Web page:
Place, publisher, year, edition, pages
    UK: Academic Conferences Limited, 2018
    Keywords
    information infrastructure, e-government, implementation, public-private partnership (PPP), least developed countries (LDCs), sub-Saharan Africa, Rwanda
    National Category
    Electrical Engineering, Electronic Engineering, Information Engineering
    Research subject
    Informatics
    Identifiers
    urn:nbn:se:oru:diva-70165 (URN)
    Projects
    E-Government Implementation in Rwanda: the value and context
    Note

    2.5.0.0

    Available from: 2018-11-13 Created: 2018-11-13 Last updated: 2019-11-11Bibliographically approved
    4. Towards Realization of the Public Value of e-Government: anticipation-reality gap and critical success factors in the context of Rwanda
    Open this publication in new window or tab >>Towards Realization of the Public Value of e-Government: anticipation-reality gap and critical success factors in the context of Rwanda
    (English)Manuscript (preprint) (Other academic)
    National Category
    Information Systems, Social aspects
    Identifiers
    urn:nbn:se:oru:diva-77827 (URN)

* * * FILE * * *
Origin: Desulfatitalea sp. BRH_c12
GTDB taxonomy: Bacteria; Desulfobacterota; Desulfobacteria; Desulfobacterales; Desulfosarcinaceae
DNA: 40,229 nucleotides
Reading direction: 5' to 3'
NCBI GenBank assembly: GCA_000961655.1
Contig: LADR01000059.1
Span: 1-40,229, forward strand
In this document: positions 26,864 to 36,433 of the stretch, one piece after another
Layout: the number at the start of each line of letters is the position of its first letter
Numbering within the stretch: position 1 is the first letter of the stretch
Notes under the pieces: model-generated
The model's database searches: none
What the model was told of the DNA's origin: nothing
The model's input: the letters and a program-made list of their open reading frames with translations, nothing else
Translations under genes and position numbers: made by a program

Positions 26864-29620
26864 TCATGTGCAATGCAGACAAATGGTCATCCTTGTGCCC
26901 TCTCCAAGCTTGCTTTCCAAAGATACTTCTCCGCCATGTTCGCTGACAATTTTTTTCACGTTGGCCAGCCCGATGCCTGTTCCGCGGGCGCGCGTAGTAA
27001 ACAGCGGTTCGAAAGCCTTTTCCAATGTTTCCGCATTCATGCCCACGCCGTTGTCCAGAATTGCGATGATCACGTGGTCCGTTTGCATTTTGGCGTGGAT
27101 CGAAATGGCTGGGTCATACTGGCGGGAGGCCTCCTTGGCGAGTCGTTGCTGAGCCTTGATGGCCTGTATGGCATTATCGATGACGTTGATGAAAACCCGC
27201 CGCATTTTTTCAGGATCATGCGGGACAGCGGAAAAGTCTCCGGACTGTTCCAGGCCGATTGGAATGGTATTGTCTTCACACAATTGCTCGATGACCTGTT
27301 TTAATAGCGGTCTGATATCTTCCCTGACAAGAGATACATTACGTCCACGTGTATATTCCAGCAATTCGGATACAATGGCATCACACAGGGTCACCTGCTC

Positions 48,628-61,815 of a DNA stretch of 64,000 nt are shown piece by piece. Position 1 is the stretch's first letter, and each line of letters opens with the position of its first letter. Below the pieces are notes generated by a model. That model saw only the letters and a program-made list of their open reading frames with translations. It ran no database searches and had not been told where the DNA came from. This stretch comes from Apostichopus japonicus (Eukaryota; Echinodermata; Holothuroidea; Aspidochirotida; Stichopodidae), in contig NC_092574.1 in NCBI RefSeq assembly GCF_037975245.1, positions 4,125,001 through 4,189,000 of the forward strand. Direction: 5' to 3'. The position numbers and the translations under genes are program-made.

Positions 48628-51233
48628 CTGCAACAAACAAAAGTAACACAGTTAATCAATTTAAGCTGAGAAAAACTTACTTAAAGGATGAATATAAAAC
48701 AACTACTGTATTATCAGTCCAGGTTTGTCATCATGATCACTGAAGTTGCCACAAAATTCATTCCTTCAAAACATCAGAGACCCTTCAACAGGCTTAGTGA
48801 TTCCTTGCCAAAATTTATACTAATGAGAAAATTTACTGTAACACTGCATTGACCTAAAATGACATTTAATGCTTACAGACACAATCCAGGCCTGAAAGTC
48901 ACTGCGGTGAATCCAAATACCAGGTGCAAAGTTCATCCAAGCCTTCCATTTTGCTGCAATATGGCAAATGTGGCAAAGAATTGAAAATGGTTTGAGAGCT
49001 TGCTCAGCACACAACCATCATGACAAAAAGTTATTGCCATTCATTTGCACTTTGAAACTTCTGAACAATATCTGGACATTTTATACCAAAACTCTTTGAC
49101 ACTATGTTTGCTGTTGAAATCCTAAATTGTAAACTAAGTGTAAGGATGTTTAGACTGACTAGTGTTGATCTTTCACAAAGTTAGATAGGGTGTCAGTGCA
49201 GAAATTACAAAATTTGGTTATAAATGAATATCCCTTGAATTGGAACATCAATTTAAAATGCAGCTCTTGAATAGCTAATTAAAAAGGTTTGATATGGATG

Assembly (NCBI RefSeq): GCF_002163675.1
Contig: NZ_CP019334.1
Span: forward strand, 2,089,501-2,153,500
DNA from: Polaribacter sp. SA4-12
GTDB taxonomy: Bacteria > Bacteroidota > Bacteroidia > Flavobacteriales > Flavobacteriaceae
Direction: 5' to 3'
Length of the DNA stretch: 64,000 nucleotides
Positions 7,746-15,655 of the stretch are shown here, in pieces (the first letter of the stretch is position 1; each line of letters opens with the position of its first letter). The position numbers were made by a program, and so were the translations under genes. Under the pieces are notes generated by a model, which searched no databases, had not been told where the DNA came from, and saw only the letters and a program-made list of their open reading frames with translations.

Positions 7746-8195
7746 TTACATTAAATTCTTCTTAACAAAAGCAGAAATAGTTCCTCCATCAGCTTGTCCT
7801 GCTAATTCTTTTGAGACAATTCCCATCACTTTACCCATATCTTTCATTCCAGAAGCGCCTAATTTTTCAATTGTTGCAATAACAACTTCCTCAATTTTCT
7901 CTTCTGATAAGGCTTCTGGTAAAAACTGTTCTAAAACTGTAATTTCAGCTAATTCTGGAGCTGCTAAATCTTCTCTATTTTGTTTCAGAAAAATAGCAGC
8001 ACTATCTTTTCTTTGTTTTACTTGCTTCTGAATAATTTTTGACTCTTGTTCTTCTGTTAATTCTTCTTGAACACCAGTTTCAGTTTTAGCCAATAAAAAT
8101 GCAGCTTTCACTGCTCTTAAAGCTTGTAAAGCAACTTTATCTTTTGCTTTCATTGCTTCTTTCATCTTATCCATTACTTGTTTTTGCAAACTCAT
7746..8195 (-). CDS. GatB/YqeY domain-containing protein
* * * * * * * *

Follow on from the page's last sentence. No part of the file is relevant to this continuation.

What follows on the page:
Available from: 2019-11-11 Created: 2019-11-11 Last updated: 2019-11-11Bibliographically approved
  • Public defence: 2019-12-05 13:15 Örebro universitet, Forumhuset, Biografen, Örebro
    Mukamurenzi, Solange
    Örebro University, Örebro University School of Business.
    E-Government Service Evaluation in Rwanda: A Design Perspective2019Doctoral thesis, comprehensive summary (Other academic)
    Abstract [en]

    Rwanda has embraced e-government. As the first step of implementation, services are being developed and provided online. As e-government matures over time, due to challenges and opportunities presented by developments in technology, legislation, economy, standards anduser expectations, an important management challenge is to understand future challenges and to be prepared to address them. The present research addresses the problem of moving from e-government service quantity to service quality in Rwanda by using a design science research approach to answer the question: How can e-government service evaluation be improved in Rwanda?